She stiffened. “Let me go!” Edward simply held her more tightly. “No.” Eleanor twisted her face away and struggled for release. She refused to look at him. But she found herself confronted by the sight of Audrey and John kissing passionately, Audrey’s back pressed up against the stones of the abbey wall. She let out a grunt and wriggled harder. She squeezed her eyes shut tight and kicked out. “I am not one of your servants. I said let me go!”
Edward lifted his chin and did not loosen his grip. “I cannot.” Eleanor slumped. She didn’t have the strength to fight. “Why not?” “You might run into the night and I might never see you again.” Eleanor squirmed determinedly, but Edward was strong, a fact that secretly pleased her. “And why, pray, would that matter? You are a prince and I am a peasant. Those two things do not go together.”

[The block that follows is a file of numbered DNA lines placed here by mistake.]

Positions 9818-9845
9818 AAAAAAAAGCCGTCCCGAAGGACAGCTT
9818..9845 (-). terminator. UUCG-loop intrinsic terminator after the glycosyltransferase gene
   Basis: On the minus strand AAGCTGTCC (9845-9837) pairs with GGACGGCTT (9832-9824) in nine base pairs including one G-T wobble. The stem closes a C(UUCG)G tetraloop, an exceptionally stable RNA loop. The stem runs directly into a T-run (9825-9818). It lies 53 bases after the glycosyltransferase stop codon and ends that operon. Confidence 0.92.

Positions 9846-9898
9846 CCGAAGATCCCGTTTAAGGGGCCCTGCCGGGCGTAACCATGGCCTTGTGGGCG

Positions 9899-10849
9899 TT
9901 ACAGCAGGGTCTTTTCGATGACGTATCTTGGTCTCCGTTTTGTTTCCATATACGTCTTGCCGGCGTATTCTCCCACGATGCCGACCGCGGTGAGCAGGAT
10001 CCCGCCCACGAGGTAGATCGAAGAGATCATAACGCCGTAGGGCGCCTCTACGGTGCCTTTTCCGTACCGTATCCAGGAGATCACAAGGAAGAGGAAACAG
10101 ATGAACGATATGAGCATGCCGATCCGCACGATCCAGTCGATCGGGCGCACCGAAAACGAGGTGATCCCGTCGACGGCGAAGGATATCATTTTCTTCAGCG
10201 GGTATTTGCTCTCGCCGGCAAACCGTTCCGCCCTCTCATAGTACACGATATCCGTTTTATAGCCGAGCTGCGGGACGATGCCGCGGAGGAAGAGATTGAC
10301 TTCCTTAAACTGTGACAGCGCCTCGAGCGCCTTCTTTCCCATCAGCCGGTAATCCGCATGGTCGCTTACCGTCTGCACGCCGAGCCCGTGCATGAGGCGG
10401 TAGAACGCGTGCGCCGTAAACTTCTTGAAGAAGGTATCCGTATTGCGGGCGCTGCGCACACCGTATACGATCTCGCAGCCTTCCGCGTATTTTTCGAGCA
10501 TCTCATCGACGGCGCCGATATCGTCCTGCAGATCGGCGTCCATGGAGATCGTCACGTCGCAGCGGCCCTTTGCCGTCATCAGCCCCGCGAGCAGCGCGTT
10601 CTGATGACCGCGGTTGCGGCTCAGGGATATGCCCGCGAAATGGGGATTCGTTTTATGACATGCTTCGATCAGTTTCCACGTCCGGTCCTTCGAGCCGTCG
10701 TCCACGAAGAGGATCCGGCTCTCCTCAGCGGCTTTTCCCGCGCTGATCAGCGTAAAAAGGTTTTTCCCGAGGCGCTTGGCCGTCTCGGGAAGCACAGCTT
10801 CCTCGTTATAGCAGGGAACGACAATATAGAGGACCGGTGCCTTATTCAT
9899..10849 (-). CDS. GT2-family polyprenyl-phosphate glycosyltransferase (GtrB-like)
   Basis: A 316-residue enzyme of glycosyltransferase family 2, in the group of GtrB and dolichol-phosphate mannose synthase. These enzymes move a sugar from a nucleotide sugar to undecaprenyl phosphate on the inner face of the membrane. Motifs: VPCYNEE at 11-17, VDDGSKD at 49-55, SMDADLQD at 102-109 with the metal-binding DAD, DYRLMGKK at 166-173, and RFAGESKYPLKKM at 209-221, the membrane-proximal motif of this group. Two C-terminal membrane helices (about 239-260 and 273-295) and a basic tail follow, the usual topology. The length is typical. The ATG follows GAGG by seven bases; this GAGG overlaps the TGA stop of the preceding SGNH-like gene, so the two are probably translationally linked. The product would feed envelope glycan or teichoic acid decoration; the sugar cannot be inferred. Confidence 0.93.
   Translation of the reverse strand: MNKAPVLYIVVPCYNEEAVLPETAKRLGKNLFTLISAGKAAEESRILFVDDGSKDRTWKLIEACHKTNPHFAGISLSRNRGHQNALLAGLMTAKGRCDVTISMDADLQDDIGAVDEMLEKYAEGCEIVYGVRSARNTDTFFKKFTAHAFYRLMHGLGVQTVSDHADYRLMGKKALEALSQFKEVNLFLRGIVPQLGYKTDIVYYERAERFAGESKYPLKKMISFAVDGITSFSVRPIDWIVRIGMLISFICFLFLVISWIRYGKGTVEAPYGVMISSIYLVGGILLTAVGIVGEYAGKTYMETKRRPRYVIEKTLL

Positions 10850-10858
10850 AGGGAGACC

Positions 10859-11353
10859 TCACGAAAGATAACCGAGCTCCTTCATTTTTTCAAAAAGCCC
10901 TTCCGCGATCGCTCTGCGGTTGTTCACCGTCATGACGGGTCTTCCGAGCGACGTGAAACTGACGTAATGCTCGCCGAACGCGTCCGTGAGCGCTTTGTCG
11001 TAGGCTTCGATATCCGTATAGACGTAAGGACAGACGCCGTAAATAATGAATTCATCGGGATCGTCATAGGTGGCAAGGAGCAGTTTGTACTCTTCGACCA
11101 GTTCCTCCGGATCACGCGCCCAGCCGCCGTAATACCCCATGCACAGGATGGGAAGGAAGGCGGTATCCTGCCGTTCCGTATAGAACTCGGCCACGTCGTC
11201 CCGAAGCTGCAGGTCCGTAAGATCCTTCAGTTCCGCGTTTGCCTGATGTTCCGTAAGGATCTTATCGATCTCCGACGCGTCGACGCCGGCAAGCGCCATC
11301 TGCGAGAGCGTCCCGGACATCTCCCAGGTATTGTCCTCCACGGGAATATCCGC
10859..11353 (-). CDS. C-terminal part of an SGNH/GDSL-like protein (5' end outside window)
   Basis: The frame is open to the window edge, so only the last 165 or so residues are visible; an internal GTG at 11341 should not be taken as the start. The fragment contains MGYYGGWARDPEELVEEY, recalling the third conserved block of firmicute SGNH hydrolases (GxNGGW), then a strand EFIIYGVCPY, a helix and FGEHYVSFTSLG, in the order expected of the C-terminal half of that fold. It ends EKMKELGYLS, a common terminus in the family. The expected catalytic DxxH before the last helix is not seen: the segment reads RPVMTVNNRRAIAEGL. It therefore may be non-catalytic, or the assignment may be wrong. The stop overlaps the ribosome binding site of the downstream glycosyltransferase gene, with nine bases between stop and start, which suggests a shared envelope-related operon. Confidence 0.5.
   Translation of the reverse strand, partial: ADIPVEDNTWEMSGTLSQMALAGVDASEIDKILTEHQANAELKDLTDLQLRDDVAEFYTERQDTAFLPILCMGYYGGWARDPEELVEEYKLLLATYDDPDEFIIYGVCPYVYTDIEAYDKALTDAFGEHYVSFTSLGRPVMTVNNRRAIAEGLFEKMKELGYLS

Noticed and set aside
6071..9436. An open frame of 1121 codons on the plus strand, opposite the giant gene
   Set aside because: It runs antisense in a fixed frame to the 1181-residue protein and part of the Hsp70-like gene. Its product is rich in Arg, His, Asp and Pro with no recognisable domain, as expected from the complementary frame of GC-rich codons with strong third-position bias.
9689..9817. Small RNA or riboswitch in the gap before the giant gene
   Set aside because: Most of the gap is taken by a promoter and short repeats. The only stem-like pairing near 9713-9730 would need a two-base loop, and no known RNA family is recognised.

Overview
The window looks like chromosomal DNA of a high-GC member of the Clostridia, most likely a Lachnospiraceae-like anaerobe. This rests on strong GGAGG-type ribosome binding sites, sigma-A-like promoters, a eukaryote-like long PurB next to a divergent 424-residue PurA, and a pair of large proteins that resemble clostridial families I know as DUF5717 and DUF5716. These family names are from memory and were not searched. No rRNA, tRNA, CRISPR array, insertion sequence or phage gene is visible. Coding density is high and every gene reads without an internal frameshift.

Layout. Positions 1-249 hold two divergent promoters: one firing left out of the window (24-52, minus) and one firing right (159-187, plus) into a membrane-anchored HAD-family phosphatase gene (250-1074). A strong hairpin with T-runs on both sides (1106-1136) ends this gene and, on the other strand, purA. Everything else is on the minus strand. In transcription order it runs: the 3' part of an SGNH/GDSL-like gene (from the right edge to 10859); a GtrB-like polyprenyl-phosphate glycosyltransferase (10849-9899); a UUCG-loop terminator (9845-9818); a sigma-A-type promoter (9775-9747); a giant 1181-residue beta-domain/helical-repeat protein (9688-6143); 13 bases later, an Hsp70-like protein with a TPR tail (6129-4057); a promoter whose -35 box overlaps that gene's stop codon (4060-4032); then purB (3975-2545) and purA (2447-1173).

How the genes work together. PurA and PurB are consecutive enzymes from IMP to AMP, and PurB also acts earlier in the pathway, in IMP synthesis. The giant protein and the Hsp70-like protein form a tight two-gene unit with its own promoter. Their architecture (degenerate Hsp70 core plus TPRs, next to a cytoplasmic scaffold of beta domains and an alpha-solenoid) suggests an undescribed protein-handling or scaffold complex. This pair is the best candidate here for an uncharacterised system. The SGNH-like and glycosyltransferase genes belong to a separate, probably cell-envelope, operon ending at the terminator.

Edward drew her in tighter. “And yet, this prince and this peasant belong nowhere else.”
She held her breath. His lips were much too close to hers, and her heart beat furiously within her chest. His eyes sparkled in the light of the full moon. Eleanor became still. Edward pressed his lips to hers and kissed her for the longest time. A kiss that showed her their future. A throat being cleared brought Eleanor back to the awareness of the cold night that surrounded them. They peered up to see Audrey and John grinning foolishly. Eleanor and Edward jumped to their feet. Eleanor shivered slightly. She felt shy and deliriously happy at the same time. Audrey kept touching her lips, and Eleanor couldn’t keep the grin off her face.